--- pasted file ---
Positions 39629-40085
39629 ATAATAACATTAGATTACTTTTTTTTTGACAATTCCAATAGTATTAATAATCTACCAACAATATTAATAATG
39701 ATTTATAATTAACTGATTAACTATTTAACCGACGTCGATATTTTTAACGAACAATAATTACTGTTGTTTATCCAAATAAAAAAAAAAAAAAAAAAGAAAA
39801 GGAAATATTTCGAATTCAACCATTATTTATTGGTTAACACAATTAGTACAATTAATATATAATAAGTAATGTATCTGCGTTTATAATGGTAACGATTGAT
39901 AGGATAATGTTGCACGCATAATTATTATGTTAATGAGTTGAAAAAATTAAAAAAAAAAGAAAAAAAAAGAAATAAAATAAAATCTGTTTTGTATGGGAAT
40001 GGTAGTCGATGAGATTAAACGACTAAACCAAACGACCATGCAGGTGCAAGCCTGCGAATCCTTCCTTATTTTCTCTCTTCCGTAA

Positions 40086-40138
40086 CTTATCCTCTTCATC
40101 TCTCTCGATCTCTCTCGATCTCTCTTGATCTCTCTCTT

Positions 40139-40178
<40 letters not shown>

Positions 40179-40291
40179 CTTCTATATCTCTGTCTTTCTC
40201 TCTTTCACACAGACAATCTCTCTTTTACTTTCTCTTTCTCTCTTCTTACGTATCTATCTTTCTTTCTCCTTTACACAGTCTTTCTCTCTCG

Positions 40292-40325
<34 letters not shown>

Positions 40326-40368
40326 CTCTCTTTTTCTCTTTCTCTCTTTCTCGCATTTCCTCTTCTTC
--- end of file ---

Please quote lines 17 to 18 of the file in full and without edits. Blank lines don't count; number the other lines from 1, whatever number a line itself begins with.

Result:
Positions 40326-40368
40326 CTCTCTTTTTCTCTTTCTCTCTTTCTCGCATTTCCTCTTCTTC